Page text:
TALK: ‘Is there a class-shaped hole in the diversity debate?’

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Wed 25 April at 7pm

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Part of Common People: the working class theatre festival. Browse the full programme here. Common People runs from Tue 17 – Sat 28 April.

In 2017, a Labour party report criticised working-class under-representation in the arts, and demanded the cultural sector work harder to fill the “class-shaped hole” in their audience and workforce.

Tonight, a panel of experts including the sociologist Sam Friedman (author of ‘The Class Ceiling: Why it pays to be privileged’) discuss the persistence – or resurgence – of class inequality in the arts, asks what can be done about it, and proposes some radical solutions.

Our panelists will include:

Sam Friedman
Sam is Associate Professor of Sociology at the London school of Economics. His research focuses on social mobility and class inequality, particularly in the culture and creative industries. He is author of Comedy and Distinction: The Cultural Currency of a ‘Good’ sense of Humour (Routledge, 2014), co-author of Social Class in the 21stCentury (2015, Penguin) and his upcoming book The Class Ceiling: Why it Pays to be Privileged, will be published by Policy Press in late 2018.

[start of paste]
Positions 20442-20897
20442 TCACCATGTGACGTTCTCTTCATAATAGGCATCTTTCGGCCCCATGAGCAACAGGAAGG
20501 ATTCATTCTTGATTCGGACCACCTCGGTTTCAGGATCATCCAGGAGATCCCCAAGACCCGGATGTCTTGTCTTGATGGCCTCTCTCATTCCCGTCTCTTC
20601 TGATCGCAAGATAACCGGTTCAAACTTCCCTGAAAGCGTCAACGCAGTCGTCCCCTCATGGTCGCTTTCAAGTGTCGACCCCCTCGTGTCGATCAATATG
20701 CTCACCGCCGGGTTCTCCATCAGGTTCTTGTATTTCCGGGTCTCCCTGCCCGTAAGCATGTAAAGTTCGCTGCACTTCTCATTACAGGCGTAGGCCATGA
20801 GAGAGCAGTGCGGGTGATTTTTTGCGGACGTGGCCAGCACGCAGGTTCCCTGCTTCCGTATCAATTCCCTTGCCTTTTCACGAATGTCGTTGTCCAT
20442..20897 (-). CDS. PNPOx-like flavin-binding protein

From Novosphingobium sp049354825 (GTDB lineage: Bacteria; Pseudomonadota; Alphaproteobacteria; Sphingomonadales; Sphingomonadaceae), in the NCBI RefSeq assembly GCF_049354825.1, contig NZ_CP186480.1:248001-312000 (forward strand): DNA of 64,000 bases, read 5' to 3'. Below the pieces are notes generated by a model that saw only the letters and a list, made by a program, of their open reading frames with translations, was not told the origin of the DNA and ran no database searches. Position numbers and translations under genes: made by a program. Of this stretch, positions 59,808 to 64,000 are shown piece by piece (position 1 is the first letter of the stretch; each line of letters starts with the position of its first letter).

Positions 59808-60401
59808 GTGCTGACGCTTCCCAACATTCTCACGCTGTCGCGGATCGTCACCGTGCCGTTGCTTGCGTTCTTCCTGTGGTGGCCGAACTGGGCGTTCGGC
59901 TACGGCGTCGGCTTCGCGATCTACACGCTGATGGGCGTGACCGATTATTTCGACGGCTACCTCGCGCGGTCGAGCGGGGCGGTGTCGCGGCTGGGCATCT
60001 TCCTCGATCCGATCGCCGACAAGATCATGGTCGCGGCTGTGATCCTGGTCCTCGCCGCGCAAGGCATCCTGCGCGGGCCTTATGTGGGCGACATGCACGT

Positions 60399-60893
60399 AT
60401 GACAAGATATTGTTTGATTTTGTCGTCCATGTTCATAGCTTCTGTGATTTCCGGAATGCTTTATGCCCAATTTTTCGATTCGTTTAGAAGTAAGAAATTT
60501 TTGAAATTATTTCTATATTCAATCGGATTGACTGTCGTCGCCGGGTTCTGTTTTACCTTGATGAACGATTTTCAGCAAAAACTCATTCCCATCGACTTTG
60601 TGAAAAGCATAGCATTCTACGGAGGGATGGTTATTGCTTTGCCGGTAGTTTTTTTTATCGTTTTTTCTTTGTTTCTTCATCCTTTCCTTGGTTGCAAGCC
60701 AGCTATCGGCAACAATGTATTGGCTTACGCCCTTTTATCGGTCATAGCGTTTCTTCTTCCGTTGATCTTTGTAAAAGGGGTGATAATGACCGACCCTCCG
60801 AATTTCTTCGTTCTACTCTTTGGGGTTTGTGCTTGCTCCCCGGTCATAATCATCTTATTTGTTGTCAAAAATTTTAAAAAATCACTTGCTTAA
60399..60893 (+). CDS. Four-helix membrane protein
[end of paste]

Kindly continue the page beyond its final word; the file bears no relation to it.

Conrad Murray
Conrad is a working-class artist from Mitcham. He has lived on five London council estates, and six council properties. He has been creating a fusion of hip-hop, UK music and political theatre since setting up theatre company A Theatre De Cunt in 2004.  Creating theatre and signing-on went hand-in-hand for a decade. His current theatre company Beats & Elements, a collaboration between him and spoken word artist Paul Cree, creates work from a working-class/underclass perspective. They are working on a co-production with Camden People’s Theatre, High Rise eState of Mind – which is being performed as part of the ‘Common People’ festival. Conrad has directed the BAC Beatbox Academy for the past ten years. Its most recent production Frankenstein had a recent sold-out run at BAC, and returns in the upcoming Battersea Arts Centre Phoenix season.

Liza Vallance
Liza is Artistic Director of Studio 3 Arts. She grew up in South Wales, a daughter and granddaughter of miners, and trained at Queen Mary College, specialising in Forum Theatre and Performance Art.  Liza has worked with artists and companies including Split Britches, Augusto Boal, Ali Campbell, The Koestler Trust and Proteus Theatre, creating socially and politically-charged work that toured prisons, mental healthcare settings and community spaces as well as theatres, galleries and museums. Liza is a performer, director and writer, and with her comedy partner Del Taylor she performs as Original Army, Studio 3 Arts’ in-house performance art collective.  Becoming AD in 2010, Liza has led Studio 3 Arts to become east London’s leading socially-engaged arts practice bringing significant financial and cultural investment to Barking and Dagenham.  Liza’s current directorial project is Meat Raffle: A Working Class Cabaret which premiered at the Barbican in March 2018.

Twitter: @lizavallance @studio3arts / Instagram: @lizamafia @studio3arts

Image credit (c) Joe Twigg

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